Sociocultural Anthropology

Sociocultural research in communities

Sociocultural anthropology is represented by faculty members who have done research in Oceania, East and Southeast Asia, the Americas, and Africa. Expertise among populations in the United States is particularly strong.

Most of the specializations within sociocultural anthropology are represented, but the subdiscipline's main strengths lie in applied anthropology, medical anthropology, political anthropology, and symbol systems. Faculty members have research interests in medical anthropology, in such areas as aging, contemporary and historical epidemiology, African medical systems, and health problems in developing nations. Applied anthropology is the primary focus of four faculty members, and studies by other sociocultural anthropologists often address policy and social problems. Such projects have included development studies in East Asia and the Pacific; asymmetric conflicts; the meat and poultry industry's impact on workers and communities in the High Plains and Upper South; analysis of community development, social movements, and human rights in Peruvian Amazonia; evaluation of the implications of natural resource management policies for traditional resource extractors in rural Florida; videography to support health care among Cabecar Indians in Costa Rica; and the cultural consequences of testing and other technologies in contemporary America. Many recipients of advanced degrees have gone on to careers in applied research and nonacademic practice. Four faculty members are interested in symbolic processes that endow the world and human existence with cultural meaning. Their research focuses on problems of method and theory, religion, art and other material aspects of culture, and language in culture.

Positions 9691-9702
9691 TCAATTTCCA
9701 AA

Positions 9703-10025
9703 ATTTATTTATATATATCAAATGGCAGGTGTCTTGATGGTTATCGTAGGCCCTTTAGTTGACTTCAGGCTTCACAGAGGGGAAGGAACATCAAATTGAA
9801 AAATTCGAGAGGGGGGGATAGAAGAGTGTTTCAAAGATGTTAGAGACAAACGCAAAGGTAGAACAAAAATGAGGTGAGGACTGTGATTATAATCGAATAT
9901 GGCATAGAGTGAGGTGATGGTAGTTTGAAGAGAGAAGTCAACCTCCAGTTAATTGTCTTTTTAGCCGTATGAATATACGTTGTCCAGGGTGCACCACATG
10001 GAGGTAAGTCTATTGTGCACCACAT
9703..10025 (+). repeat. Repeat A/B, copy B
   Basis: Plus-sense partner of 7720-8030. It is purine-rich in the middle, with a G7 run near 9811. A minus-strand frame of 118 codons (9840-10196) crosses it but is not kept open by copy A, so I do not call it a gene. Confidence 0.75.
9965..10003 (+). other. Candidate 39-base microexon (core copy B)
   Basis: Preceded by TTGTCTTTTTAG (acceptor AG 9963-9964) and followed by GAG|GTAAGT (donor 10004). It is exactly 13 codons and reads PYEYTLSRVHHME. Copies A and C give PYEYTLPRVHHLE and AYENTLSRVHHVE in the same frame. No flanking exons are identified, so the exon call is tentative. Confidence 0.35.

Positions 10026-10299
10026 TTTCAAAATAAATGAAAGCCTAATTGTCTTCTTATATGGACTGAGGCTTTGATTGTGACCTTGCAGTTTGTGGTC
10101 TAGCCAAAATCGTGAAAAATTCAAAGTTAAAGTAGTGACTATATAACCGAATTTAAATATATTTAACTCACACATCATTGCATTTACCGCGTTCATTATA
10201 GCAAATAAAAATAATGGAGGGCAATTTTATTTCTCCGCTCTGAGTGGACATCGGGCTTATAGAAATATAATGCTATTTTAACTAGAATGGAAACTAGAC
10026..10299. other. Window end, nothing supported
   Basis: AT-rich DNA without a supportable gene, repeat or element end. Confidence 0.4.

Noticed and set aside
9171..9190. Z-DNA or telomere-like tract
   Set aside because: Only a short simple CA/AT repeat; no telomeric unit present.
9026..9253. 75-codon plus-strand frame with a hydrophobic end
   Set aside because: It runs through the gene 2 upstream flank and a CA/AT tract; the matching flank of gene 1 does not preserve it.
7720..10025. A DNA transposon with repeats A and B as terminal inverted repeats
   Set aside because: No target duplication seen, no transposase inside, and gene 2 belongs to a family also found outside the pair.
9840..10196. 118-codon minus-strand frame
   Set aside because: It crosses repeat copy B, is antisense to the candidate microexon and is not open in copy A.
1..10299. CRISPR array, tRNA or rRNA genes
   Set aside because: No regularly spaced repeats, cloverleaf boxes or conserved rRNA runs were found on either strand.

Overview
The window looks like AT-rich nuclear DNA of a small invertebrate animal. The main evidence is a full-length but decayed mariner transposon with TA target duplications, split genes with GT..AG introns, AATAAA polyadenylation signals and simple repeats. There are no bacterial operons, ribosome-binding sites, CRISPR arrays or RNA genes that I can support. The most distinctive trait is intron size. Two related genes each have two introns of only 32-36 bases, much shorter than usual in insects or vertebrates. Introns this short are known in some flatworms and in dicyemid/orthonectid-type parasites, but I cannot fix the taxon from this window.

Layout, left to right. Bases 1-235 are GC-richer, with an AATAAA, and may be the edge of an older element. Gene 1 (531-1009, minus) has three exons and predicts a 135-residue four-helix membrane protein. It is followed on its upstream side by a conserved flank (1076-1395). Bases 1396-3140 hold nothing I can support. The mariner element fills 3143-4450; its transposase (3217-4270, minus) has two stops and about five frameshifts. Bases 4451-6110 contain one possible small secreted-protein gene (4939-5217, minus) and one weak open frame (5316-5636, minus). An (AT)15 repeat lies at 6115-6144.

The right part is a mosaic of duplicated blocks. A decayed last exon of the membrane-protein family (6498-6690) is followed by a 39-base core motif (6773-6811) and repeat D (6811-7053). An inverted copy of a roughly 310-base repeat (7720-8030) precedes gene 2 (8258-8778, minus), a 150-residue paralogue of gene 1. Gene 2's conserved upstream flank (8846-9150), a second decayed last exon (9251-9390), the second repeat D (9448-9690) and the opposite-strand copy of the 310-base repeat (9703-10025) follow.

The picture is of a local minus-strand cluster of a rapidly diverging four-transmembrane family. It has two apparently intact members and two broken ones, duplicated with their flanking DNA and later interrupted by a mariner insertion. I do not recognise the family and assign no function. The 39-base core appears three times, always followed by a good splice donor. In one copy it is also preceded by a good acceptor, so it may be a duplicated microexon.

Dr. Metz in Guatemala

Graduate students in sociocultural anthropology are introduced to the specializations and approaches represented by the faculty. They take course work in at least one geographical area and electives in areas of interest. Both the M.A. and the Ph.D. programs are tailored to the needs of individual students and stress intensive one-on-one discussions between students and their advisers.

Facilities and Student Support. Facilities include an outstanding ethnographic collection with the Spencer Museum of Art, a multimedia laboratory, and the Human Relations Area Files. Teaching and research assistantships are available.


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